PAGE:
adopted kid


Foster mother Ingeborg McIntosh describes the first time she held Jordan in her arms as “love at first sight” and fought tirelessly to adopt him. Little did she know, he would return that love with equal fervor when she needed it most. When you hear about stories in which someone “pays it forward,” the kind gesture is usually something small, such as buying a meal for a stranger. The size of the deed doesn’t necessarily dictate how meaningful it is, but in this case, paying it forward literally saved a life.


The McIntosh family had cared for 125 foster kids over the years, but no one stole their heart like Jordan.

Jordan was raised in Ingeborg’s home, but his biological mother didn’t want the family to adopt himShe preferred that her child be adopted by Black parents.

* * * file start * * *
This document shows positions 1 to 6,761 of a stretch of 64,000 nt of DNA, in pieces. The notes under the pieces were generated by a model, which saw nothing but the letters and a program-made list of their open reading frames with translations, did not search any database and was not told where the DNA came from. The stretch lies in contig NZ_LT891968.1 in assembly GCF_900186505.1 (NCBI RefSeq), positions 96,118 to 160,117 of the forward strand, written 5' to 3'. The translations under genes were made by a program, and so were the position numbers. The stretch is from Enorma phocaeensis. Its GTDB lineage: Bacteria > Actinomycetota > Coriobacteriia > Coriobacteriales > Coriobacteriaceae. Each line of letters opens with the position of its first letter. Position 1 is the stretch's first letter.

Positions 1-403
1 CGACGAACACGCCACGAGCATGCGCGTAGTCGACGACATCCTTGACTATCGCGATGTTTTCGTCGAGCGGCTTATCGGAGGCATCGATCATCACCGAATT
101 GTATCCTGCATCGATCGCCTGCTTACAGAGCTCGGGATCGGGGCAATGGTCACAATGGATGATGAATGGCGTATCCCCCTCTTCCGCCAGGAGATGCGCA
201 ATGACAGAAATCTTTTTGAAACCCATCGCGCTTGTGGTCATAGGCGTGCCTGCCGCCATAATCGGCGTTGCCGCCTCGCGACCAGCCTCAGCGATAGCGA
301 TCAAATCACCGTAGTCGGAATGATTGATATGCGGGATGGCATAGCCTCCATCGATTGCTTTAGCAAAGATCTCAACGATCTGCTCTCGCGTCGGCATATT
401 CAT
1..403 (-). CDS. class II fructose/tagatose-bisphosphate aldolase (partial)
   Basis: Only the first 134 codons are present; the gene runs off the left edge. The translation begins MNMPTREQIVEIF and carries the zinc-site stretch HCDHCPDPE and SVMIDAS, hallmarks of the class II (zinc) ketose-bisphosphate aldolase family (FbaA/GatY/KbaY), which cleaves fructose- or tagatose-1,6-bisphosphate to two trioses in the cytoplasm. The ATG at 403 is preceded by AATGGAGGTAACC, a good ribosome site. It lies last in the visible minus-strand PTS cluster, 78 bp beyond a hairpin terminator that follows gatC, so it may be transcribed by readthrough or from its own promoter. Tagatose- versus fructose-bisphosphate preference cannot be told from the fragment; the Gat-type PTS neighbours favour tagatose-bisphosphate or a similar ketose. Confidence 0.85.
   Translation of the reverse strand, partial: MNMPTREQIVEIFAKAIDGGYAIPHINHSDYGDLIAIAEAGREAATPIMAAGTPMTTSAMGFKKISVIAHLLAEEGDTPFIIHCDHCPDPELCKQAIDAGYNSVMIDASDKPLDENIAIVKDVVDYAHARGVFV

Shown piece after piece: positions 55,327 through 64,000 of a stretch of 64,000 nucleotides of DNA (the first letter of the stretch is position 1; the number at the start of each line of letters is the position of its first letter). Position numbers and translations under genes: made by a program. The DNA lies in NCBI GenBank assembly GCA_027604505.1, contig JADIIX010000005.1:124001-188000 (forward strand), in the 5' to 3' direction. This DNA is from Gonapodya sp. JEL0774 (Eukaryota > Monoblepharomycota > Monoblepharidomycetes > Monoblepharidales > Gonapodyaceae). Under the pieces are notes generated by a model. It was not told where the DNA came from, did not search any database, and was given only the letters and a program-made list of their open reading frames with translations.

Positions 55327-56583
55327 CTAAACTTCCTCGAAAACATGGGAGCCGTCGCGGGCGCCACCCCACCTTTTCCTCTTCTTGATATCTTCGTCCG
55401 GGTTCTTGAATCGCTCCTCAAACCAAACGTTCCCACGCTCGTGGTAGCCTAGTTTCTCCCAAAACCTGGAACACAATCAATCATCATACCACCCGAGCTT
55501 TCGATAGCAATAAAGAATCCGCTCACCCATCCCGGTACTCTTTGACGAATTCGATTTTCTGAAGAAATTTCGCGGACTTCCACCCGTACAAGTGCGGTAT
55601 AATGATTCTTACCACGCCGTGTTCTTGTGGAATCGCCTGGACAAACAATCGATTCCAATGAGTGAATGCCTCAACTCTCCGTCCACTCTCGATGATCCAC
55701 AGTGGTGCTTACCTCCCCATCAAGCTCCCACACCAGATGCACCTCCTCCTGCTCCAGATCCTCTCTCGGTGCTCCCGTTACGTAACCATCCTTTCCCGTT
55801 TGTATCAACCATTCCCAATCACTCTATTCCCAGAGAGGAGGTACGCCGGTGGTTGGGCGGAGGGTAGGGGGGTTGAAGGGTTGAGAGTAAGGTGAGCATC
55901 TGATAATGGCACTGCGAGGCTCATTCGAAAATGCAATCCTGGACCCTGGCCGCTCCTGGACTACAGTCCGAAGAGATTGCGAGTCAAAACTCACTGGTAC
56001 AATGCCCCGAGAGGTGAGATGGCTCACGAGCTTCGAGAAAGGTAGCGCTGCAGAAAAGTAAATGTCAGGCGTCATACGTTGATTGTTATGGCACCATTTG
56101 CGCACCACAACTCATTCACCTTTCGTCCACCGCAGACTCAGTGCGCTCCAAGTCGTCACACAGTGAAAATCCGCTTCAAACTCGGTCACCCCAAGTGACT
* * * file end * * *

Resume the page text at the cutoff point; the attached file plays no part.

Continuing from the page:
But it was impossible to find a home for Jordan, so when the boy was 4, he was adopted by Ingeborg.

“He was a part of the family, no matter what.”

Two decades later, Ingeborg received difficult news: her doctors informed her that she had polycystic kidney disease and needed a kidney transplantation. Jordan decided he couldn’t stand by and watch his mother suffer. He decided to act, without his mother even being aware of his plans.

He booked an appointment to see if he was a match for transplantation. He was.

“I feel like this was my calling in life, I guess,” Jordan says.

“Hopefully I can do more for her as I get older, but for the moment, it’s the least I could do.”

Ingeborg insisted that he not go through with his plans, but Jordan’s mind was made up.

When Jordan talks about his mother, his love and devotion are clear: He can barely talk about her kindness without crying.

“Everything she’s done for me since I was a kid, I just wanted to give it back to her, and show her how much I appreciate her,” he says

Despite all the struggles and tough times, this story ends happily. All because of the strong bond between a mother and her son.

This article was originally published on boreddaddy.com